How to remove a starter from a 1965 VW Bus

August 9, 2010

This should work on most old aircooled Volkswagens, like the bug or beetle, though you will need to jack up the vehicle in order to get under it and at the starter.

Tools I used:
17mm wrench
13mm wrench

Now before we start it is very important that you disconnect the battery. Also make sure the VW is out of gear with the emergency brake on and the key off or out of the vehicle altogether. These precautions will help to ensure your safety while working on the vehicle. It is entirely possible to start the vehicle while you are underneath it and I am sure your ribcage would appreciate not getting highly compressed today.

First let’s roll under the dub and take a gander at what we are going to be removing. Put down your drop cloth right in front of the rear passenger wheel. Slide your head under there and look up and maybe a little to the rear of the car. You should see something resembling the following.

There should be several wires sticking out of the solenoid. The top wire comes off your ignition switch which sends the signal to power the starter. The large wire with the bolt on it goes to the positive battery post, and the small wire on the bottom is the ground wire. There should be one more wire on the right heading off the solenoid to the starter.

The top starter bolt is a dual purpose bolt. Not only does it hold the starter to the transmission, it also holds the engine to the transmission. So let’s roll out from under the dub and head back to the engine compartment. I did not take a picture of this part because it has to be done by feel and if you are going to wrench on an aircooled VW you need to be able to feel it out. Squat down behind the motor with you 17mm wrench and reach around the right side (passenger side) of the motor. Feel around in the lower region and you will eventually encounter a bolt with a nut on it. Stick the open end of your wrench on the nut and loosen it up. This nut may be difficult to move, as it should be as it holds your motor in your machine. I personally recommend a good set of ratcheting wrenches to help speed up the removal of nuts and bolts in hard to reach or see areas.

Okey dokey, that side is all done. Poke yourself back under the dub. Take your 13mm wrench with you and take the nut off the solenoid. When the wires are off stick the nut back on for safe storage. The ignition and ground wires need to be unattached as well, they may be push on, or held on by a nut. The wire from the solenoid to the starter can remain.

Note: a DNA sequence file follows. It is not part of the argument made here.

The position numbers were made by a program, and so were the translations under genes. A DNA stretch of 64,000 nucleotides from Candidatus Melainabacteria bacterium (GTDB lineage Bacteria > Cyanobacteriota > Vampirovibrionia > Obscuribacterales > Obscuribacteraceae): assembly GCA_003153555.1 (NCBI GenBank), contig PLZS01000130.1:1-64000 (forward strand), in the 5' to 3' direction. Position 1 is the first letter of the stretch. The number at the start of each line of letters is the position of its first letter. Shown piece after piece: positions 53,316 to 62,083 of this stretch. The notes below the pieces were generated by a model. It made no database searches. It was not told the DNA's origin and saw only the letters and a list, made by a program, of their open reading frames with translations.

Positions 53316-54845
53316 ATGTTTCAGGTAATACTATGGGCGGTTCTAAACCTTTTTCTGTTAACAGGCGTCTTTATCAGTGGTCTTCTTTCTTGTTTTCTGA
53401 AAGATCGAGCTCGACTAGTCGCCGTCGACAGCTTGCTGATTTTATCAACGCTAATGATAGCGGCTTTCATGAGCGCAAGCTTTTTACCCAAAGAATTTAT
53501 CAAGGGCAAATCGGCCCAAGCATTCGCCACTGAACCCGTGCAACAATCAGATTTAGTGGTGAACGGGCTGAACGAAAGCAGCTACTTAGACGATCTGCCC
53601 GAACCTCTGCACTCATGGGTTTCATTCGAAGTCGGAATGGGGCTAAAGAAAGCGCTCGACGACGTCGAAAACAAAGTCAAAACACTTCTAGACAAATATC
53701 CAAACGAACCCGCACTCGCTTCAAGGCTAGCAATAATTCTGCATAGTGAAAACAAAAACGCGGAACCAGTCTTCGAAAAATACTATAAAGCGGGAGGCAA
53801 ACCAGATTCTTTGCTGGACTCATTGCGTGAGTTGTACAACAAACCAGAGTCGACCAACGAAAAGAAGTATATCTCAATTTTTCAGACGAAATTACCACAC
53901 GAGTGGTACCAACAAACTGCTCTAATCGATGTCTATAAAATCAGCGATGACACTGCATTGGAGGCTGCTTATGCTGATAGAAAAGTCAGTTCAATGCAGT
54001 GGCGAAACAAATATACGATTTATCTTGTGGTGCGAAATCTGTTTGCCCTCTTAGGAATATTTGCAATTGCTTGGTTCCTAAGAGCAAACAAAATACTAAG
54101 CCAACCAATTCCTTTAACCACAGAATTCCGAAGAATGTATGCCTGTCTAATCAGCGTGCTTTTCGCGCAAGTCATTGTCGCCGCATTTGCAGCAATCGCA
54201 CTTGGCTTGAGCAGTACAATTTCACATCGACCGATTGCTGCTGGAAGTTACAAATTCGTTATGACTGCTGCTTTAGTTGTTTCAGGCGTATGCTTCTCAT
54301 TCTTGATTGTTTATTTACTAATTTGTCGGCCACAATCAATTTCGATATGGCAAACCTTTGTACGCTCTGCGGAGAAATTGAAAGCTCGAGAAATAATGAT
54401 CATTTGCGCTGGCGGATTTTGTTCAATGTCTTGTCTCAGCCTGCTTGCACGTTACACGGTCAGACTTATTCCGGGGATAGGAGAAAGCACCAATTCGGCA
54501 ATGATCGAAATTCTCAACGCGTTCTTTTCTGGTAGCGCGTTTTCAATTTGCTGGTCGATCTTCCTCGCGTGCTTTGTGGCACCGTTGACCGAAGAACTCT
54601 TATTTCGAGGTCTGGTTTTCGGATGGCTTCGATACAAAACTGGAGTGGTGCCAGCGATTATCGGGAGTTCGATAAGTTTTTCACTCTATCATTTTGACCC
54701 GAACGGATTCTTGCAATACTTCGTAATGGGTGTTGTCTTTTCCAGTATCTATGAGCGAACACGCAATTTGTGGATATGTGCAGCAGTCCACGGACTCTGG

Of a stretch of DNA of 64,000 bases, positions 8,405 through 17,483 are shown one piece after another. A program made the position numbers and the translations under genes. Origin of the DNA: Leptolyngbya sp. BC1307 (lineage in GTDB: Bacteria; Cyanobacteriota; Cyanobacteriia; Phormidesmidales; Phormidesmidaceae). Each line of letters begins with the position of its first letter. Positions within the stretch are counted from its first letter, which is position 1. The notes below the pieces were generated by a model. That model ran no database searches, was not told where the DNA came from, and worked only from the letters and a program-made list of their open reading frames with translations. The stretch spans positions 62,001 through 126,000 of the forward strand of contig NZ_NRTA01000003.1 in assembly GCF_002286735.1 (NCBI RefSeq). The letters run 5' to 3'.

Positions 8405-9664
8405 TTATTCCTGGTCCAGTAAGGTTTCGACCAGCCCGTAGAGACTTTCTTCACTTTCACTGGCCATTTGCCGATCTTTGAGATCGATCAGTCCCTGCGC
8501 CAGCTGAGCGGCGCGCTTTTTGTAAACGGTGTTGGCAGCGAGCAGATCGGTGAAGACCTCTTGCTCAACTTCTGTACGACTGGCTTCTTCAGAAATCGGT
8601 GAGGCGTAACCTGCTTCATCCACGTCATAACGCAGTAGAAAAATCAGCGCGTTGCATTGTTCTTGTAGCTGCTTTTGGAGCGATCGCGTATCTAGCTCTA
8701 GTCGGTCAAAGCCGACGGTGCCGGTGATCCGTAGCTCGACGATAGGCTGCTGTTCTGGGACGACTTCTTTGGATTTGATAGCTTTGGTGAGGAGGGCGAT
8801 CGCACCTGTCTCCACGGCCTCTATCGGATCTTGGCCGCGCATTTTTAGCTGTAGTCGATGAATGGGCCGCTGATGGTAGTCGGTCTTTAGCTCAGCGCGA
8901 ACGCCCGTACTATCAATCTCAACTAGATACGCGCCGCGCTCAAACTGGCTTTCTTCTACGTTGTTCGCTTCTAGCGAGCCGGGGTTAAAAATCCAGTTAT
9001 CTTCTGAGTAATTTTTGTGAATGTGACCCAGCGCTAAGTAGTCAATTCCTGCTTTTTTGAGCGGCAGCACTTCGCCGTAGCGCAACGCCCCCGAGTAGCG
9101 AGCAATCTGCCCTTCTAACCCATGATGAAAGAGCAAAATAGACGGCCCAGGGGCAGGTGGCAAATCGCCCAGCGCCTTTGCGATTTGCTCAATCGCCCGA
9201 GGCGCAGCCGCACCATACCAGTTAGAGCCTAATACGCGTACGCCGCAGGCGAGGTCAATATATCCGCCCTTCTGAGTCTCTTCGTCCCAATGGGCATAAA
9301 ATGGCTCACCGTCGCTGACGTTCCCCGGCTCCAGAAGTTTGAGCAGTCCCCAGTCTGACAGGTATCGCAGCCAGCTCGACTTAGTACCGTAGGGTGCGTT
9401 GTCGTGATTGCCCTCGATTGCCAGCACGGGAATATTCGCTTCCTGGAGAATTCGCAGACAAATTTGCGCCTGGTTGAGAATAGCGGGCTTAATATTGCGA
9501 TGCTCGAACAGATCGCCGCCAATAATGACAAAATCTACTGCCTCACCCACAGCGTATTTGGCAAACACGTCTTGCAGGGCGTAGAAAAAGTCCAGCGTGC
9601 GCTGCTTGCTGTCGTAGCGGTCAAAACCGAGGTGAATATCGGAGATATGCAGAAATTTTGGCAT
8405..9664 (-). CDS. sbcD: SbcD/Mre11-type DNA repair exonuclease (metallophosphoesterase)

Pull your 17mm wrench back out and remove the bottom nut from the starter. You starter is now loose. You should probably use two hands to pull the starter out as it has some heft to it. Grasp the starter and pull it straight back, be careful not to drop it. Work it through the hoses and all the miscellaneous items until it is safely on the ground.

Your starter may be greasy as mine was, after a little cleanup you should have something looking like…

Congratulations, your starter is now out!

4 thoughts on “How to remove a starter from a 1965 VW Bus

  1. Roger (September 27, 2017)

    What 17 mm wrench do you recommend? Need extra long length if this 17 mm nut is frozen. Thank you (and anyone else?) for your reply or recommendations.

    1. Ben Lobaugh (blobaugh) (September 27, 2017)

      Hi Roger. Interesting question. I used a normal wrench you get in any toolkit. It was not frozen for me. If you have a nut that is frozen I highly recommend spraying some PB Blaster on it. The stuff can unstick darn near any screw or bolt in existence. I have used it to loosen up phillips screws that has rust bonded with the metal they screwed into.

  2. suzanne overton (July 1, 2018)

    replaced manual starer with automatic starter on a 1971 t2 westfalia camper how to wire. manual has two push on terminals. automatic has three push on terminals

    1. Ben Lobaugh (blobaugh) (July 6, 2018)

      By automatic starter are you referring to a remote starting device? I.E. a keyfob that lets you turn on the vehicle from outside?
      I am not familiar with the installation of those. Due to the vehicle having a manual transmission I would assume the third terminal is a signal terminal that tells the starter it is safe to engage. Maybe hooked up to the transmission to ensure the vehicle is in neutral. Take a read of the starters manual or call the manufacturer.

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